The vegetable gardener plants new cucumbers three times a year. They are growing this year in a substrate made of a mixture of coconut fibers and peat. However, he dragged an unwanted spider over the substrate. In the future, he will also be relying on a new mixture of peat and moss, which has proved successful in cultivation experiments.
Plant protection is primarily integrated and beneficial. The workers, mainly from Vietnam, are harvesting up to 200 kilograms of cucumbers per square meter and year under lighting of up to 350 watts under the direction of the Finnish foreman.
Waterfalls collect heat
The drops of water collect the heat of the lamps.
In addition to the labor costs – the minimum wage is according to the greenhouse producer association at 8.50 euros per hour -, the energy costs affect the operating account. The kilowatt-hour price for electricity also varies depending on the season between 5 and 8.5 Eurocent. The industry is therefore working on efficiency not just for ecological reasons. At Tero Junnti, for example, several artificial waterfalls patter between the rows of cucumbers. The water droplets collect the heat emitted by the lamps. A heat pump uses the temperature difference of four degrees in the water and returns it as a heating energy back into the greenhouse. “So I can generate more than half of the heat,” says Tero Junnti. Many cucumber producers also experiment with LED lamps that consume less energy. However, there is also a lack of heat. “The future will therefore probably lie in hybrid solutions,” says Tom Murman, a glass expert.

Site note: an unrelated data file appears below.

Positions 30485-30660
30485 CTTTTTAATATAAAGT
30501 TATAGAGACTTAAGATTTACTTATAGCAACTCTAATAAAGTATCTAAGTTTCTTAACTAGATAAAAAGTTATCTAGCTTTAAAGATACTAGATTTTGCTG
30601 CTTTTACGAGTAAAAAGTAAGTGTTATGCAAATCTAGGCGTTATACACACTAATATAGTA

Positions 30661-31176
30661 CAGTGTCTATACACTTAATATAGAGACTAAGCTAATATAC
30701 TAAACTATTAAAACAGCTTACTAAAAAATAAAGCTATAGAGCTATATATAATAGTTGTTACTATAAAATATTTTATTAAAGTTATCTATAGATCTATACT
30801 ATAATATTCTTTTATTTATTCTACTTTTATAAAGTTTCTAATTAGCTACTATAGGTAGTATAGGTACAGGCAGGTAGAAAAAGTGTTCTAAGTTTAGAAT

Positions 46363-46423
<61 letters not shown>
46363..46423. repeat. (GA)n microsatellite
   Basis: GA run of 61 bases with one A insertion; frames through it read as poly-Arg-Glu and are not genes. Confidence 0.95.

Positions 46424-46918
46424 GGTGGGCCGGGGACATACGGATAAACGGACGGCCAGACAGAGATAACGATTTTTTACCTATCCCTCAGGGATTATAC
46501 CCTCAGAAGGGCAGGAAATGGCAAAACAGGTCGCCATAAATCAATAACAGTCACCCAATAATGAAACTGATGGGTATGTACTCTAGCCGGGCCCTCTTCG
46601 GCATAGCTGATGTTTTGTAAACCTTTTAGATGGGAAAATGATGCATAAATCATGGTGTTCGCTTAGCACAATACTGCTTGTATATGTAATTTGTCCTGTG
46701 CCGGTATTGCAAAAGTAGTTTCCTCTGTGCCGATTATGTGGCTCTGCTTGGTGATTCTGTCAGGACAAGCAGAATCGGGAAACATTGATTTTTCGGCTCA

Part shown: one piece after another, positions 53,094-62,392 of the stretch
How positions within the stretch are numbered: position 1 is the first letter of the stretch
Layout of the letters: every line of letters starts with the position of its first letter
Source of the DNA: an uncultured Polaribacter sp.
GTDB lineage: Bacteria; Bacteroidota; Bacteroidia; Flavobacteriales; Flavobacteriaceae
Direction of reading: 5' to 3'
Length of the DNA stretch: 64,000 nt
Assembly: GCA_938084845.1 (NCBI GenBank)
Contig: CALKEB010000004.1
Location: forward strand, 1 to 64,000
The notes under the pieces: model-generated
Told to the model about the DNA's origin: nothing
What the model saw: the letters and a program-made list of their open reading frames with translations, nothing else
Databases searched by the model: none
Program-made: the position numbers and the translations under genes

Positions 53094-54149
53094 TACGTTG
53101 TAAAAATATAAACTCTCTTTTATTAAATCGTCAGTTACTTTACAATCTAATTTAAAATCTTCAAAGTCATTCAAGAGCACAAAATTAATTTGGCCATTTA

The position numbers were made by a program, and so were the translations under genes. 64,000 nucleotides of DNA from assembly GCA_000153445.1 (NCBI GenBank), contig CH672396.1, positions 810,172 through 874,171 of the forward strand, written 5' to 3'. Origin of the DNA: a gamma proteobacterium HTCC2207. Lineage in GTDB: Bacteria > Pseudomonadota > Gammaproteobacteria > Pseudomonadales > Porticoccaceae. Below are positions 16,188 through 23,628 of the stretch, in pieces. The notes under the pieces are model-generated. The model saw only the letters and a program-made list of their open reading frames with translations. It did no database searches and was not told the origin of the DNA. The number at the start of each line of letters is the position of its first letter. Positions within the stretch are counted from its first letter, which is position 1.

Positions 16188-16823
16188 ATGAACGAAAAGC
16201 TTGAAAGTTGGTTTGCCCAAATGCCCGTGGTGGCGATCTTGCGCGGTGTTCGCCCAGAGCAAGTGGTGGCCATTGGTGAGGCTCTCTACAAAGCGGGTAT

Cucumbers have been growing all year round in Finnish greenhouses for over twenty years. During this time the production grew from 27 to about 40 million kilos per year. The energy consumption is high: according to the association, it was an average of 15 kilowatt hours per kilogram of greenhouse vegetables in 2008, and still consists primarily of electricity, one third of which is generated from fossil fuels, nuclear power and renewable energies such as hydropower. In order to improve the ecological footprint, according to the association, in the last few years many greenhouse producers had switched to wood-chip heating systems. This makes sense: Finland consists of over 70 per cent of forest, which forms more biomass than it is taken from it.
Peat in the heating
For Western Europeans in particular, the fact is that in about 15 percent of the Finnish greenhouses for the heat recovery still peat is burnt. In Finland, the controversial peat discussion is relatively relaxed. Around one third of the country consists of marshes which form 40 million cubic meters of peat a year, writes the Finnish agricultural journalist Tapani Koivunen. Less than one per cent of the gate area is harvested annually and used as an energy carrier or planting medium.
Tero Juntti uses peat in itself but only in the substrate. Over the next few years, he is optimistic about price pressure: “If the quality is right, the Finns will continue to buy our slightly more expensive cucumbers!”.
it beneficial. The workers, mainly from Vietnam, are harvesting up to 200 kilograms of cucumbers per square meter and year under lighting of up to 350 watts under the direction of the Finnish foreman.
Numbers about Finland
|Population: 5,5 millions
|Average temperatures in Helsinki: 4.4 degrees (spring) / 16.3 degrees (summer) /6.8 degrees (autumn) / -3.4 degrees (winter)
|Total agricultural area (without forest): 2.3 million ha
|Greenhouse area (vegetables and flowers): 399 ha
|Vegetables in the field: approx. 10’300 ha
|Tomatoes (2015) per year: 39 million kg
|Cucumbers (2015) per year: 40 million kg
|Carrots (2015) per year: 64 million kg
|Onions (2015) per year: 27 million kg
|Self-sufficiency level (2015): tomatoes 60% / cucumbers 80% / carrots 90% / onions 66% / cauliflower 82% (2014) / green salad 95%